Continuous dopaminergic stimulation: Is it the answer to the motor complications of Levodopa?

Authors

  • John G. Nutt MD

    Corresponding author
    1. Northwest PADRECC, Portland VAMC, and Parkinson Center of Oregon, Oregon Health & Science University, Portland, Oregon, USA
    • Oregon Health & Science University, Portland VAMC Northwest PADRECC, Oregon Health & Science University, Parkinson Center of Oregon, 3181 SW Sam Jackson Park Road, OP32, Portland, OR 97239-3098
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Abstract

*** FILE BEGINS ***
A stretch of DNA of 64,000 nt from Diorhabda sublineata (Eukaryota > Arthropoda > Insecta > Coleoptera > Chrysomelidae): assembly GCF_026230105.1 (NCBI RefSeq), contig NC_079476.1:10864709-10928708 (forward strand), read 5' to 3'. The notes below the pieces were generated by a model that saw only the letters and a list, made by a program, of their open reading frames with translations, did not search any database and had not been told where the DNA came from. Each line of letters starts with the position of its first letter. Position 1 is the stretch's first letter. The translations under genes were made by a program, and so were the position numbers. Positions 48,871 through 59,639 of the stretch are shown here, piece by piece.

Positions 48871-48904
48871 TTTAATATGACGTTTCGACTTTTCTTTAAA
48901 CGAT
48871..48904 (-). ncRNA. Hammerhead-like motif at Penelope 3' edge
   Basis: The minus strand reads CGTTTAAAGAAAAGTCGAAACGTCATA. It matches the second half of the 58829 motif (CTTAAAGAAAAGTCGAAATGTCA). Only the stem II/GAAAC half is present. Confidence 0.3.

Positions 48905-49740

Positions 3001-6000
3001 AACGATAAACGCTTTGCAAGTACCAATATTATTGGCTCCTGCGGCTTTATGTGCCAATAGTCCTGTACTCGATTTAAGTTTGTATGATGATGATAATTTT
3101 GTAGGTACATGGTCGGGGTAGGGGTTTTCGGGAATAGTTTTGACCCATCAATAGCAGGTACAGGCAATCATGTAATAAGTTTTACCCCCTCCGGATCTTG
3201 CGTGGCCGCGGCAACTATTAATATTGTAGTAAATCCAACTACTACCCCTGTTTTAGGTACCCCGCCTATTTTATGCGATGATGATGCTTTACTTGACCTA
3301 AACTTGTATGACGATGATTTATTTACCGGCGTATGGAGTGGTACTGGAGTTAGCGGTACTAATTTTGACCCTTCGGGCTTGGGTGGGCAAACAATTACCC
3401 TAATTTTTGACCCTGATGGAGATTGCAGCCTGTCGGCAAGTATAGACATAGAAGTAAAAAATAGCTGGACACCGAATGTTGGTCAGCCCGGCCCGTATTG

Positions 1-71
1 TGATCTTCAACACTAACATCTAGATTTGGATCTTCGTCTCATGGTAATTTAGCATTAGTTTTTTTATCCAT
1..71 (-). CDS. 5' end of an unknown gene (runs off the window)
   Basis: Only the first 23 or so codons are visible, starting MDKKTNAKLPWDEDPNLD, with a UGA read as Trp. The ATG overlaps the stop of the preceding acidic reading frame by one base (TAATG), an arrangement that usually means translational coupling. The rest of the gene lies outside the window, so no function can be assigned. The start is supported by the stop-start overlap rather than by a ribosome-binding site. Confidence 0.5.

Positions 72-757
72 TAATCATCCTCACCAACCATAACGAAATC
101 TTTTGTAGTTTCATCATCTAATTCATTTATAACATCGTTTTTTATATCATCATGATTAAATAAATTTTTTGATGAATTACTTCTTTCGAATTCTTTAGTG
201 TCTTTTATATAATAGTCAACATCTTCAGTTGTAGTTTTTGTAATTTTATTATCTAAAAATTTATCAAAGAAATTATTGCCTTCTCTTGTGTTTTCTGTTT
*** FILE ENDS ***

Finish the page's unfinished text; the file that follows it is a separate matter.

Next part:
Continuous dopaminergic stimulation (CDS) is a treatment strategy hypothesized to avoid or reduce the motor complications of long-term levodopa therapy, motor fluctuations, and dyskinesia, by preventing or reversing sensitization induced by pulsatile dopaminergic stimulation. The CDS hypothesis is itself based on several hypotheses. First, tonic dopaminergic stimulation is physiological. Second, sensitization is undesirable and should be reversed. Third, reduction of off time and dyskinesia can be induced simultaneously. Finally, clinical studies substantiate the CDS hypothesis. The evidence for these hypotheses is reviewed, and the need for randomized clinical trials that rigorously test the CDS hypothesis is emphasized. © 2006 Movement Disorder Society

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